Jefferson Davis, Napoleonic France, and the Nature of Confederate Ideology, 1815-1870

Jefferson Davis, Napoleonic France, and the Nature of Confederate Ideology, 1815-1870 - Jeffrey Zvengrowski

Jefferson Davis, Napoleonic France, and the Nature of Confederate Ideology, 1815-1870


In this highly original study of Confederate ideology and politics, Jeffrey Zvengrowski suggests that Confederate president Jefferson Davis and his supporters saw Bonapartist France as a model for the Confederate States of America. They viewed themselves as struggling not so much for the preservation of slavery but for antebellum Democratic ideals of equality and white supremacy. The faction dominated the Confederate government and deemed Republicans a coalition controlled by pro-British abolitionists championing inequality among whites.

Like Napoleon I and Napoleon III, pro-Davis Confederates desired to build an industrial nation-state capable of waging Napoleonic-style warfare with large conscripted armies. States' rights, they believed, should not preclude the national government from exercising power. Anglophile anti-Davis Confederates, in contrast, advocated inequality among whites, favored radical states' rights, and supported slavery-in-the-abstract theories that were dismissive of white supremacy. Having opposed pro-Davis Democrats before the war, they preferred decentralized guerrilla warfare to Napoleonic campaigns and hoped for support from Britain. The Confederacy, they avowed, would willingly become a de facto British agricultural colony upon achieving independence. Pro-Davis Confederates, wanted the Confederacy to become an ally of France and protector of sympathetic northern states.

Zvengrowski traces the origins of the pro-Davis Confederate ideology to Jeffersonian Democrats and their faction of War Hawks, who lost power on the national level in the 1820s but regained it during Davis' term as secretary of war. Davis used this position to cultivate friendly relations with France and later warned northerners that the South would secede if Republicans captured the White House. When Lincoln won the 1860 election, Davis endorsed secession. The ideological heirs of the pro-British faction soon came to loathe Davis for antagonizing Britain and for offering to accept gradual emancipation in exchange for direct assistance from French soldiers in Mexico.

Zvengrowski's important new interpretation of Confederate ideology situates the Civil War in a global context of imperial competition. It also shows how anti-Davis ex-Confederates came to dominate the postwar South and obscure the true nature of Confederate ideology. Furthermore, it updates the biographies of familiar characters: John C. Calhoun, who befriended Bonapartist officers; Davis, who was as much a Francophile as his namesake, Thomas Jefferson; and Robert E. Lee, who as West Point's superintendent mentored a grand-nephew of Napoleon I.

--Frank Towers, author of The Urban South and the Coming of the Civil War
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In this highly original study of Confederate ideology and politics, Jeffrey Zvengrowski suggests that Confederate president Jefferson Davis and his supporters saw Bonapartist France as a model for the Confederate States of America. They viewed themselves as struggling not so much for the preservation of slavery but for antebellum Democratic ideals of equality and white supremacy. The faction dominated the Confederate government and deemed Republicans a coalition controlled by pro-British abolitionists championing inequality among whites.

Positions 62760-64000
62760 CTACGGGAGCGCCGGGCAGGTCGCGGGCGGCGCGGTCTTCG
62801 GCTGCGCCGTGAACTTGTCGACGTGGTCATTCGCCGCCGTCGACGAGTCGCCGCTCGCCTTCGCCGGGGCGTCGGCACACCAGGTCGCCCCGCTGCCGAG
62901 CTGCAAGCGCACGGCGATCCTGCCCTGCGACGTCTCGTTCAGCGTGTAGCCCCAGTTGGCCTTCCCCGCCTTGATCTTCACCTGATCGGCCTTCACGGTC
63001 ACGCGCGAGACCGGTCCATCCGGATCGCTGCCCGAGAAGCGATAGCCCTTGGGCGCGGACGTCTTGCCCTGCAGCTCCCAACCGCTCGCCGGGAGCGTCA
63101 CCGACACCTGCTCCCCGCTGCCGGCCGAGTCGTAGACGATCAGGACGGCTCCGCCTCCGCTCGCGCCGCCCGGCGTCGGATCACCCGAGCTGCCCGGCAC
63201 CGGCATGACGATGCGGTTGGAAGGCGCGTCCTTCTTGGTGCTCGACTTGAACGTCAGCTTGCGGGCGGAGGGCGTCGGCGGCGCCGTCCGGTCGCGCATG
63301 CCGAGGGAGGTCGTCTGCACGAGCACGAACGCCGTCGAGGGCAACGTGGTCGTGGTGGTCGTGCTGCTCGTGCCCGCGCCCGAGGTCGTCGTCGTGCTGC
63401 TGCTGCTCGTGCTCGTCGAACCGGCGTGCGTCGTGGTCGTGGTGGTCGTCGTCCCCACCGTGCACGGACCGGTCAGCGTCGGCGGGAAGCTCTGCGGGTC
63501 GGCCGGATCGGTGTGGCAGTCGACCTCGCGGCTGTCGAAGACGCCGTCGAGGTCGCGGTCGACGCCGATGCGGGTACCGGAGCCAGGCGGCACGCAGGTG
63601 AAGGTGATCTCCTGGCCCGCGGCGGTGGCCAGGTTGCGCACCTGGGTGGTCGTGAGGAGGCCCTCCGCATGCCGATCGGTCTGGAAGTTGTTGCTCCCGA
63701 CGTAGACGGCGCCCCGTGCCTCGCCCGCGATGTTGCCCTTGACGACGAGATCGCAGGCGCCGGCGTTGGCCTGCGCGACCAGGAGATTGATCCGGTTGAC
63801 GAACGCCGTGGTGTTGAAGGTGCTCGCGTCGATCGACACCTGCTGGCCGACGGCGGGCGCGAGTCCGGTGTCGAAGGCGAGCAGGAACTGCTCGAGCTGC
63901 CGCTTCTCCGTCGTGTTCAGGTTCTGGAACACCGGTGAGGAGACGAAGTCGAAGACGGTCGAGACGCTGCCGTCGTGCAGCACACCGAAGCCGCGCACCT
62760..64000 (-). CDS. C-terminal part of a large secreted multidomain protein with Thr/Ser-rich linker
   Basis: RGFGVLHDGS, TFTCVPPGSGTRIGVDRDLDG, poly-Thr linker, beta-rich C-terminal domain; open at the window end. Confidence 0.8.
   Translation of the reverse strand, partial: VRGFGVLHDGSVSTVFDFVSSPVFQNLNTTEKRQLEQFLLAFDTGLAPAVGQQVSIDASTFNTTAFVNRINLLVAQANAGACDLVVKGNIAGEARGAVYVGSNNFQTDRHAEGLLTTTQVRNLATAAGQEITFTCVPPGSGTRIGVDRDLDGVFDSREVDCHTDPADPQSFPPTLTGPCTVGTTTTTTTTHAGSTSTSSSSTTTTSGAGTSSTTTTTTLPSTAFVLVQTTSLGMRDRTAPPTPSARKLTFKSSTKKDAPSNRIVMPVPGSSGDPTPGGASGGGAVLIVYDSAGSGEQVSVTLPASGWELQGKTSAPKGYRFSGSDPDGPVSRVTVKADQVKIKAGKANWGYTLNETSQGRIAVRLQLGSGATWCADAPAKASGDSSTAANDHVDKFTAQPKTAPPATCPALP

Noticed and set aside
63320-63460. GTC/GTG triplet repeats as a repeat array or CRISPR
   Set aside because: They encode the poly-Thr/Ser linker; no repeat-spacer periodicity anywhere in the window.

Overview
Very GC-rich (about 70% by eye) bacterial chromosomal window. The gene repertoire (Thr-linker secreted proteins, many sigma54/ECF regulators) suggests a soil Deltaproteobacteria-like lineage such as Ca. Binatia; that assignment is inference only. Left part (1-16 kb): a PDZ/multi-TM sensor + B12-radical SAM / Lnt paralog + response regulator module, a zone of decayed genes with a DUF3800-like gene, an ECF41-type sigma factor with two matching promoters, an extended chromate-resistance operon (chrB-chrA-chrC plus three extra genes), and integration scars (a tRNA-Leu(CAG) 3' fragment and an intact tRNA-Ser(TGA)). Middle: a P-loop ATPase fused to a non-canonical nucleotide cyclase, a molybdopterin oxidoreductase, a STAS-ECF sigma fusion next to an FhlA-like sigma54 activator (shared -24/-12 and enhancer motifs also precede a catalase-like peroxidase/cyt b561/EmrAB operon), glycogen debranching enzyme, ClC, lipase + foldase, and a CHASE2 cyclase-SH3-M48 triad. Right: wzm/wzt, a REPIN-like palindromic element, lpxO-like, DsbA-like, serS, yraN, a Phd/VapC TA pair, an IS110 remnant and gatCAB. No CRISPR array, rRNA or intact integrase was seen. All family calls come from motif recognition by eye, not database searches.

Like Napoleon I and Napoleon III, pro-Davis Confederates desired to build an industrial nation-state capable of waging Napoleonic-style warfare with large conscripted armies. States' rights, they believed, should not preclude the national government from exercising power. Anglophile anti-Davis Confederates, in contrast, advocated inequality among whites, favored radical states' rights, and supported slavery-in-the-abstract theories that were dismissive of white supremacy. Having opposed pro-Davis Democrats before the war, they preferred decentralized guerrilla warfare to Napoleonic campaigns and hoped for support from Britain. The Confederacy, they avowed, would willingly become a de facto British agricultural colony upon achieving independence. Pro-Davis Confederates, wanted the Confederacy to become an ally of France and protector of sympathetic northern states.

Zvengrowski traces the origins of the pro-Davis Confederate ideology to Jeffersonian Democrats and their faction of War Hawks, who lost power on the national level in the 1820s but regained it during Davis' term as secretary of war. Davis used this position to cultivate friendly relations with France and later warned northerners that the South would secede if Republicans captured the White House. When Lincoln won the 1860 election, Davis endorsed secession. The ideological heirs of the pro-British faction soon came to loathe Davis for antagonizing Britain and for offering to accept gradual emancipation in exchange for direct assistance from French soldiers in Mexico.

Zvengrowski's important new interpretation of Confederate ideology situates the Civil War in a global context of imperial competition. It also shows how anti-Davis ex-Confederates came to dominate the postwar South and obscure the true nature of Confederate ideology. Furthermore, it updates the biographies of familiar characters: John C. Calhoun, who befriended Bonapartist officers; Davis, who was as much a Francophile as his namesake, Thomas Jefferson; and Robert E. Lee, who as West Point's superintendent mentored a grand-nephew of Napoleon I.

--Frank Towers, author of The Urban South and the Coming of the Civil War
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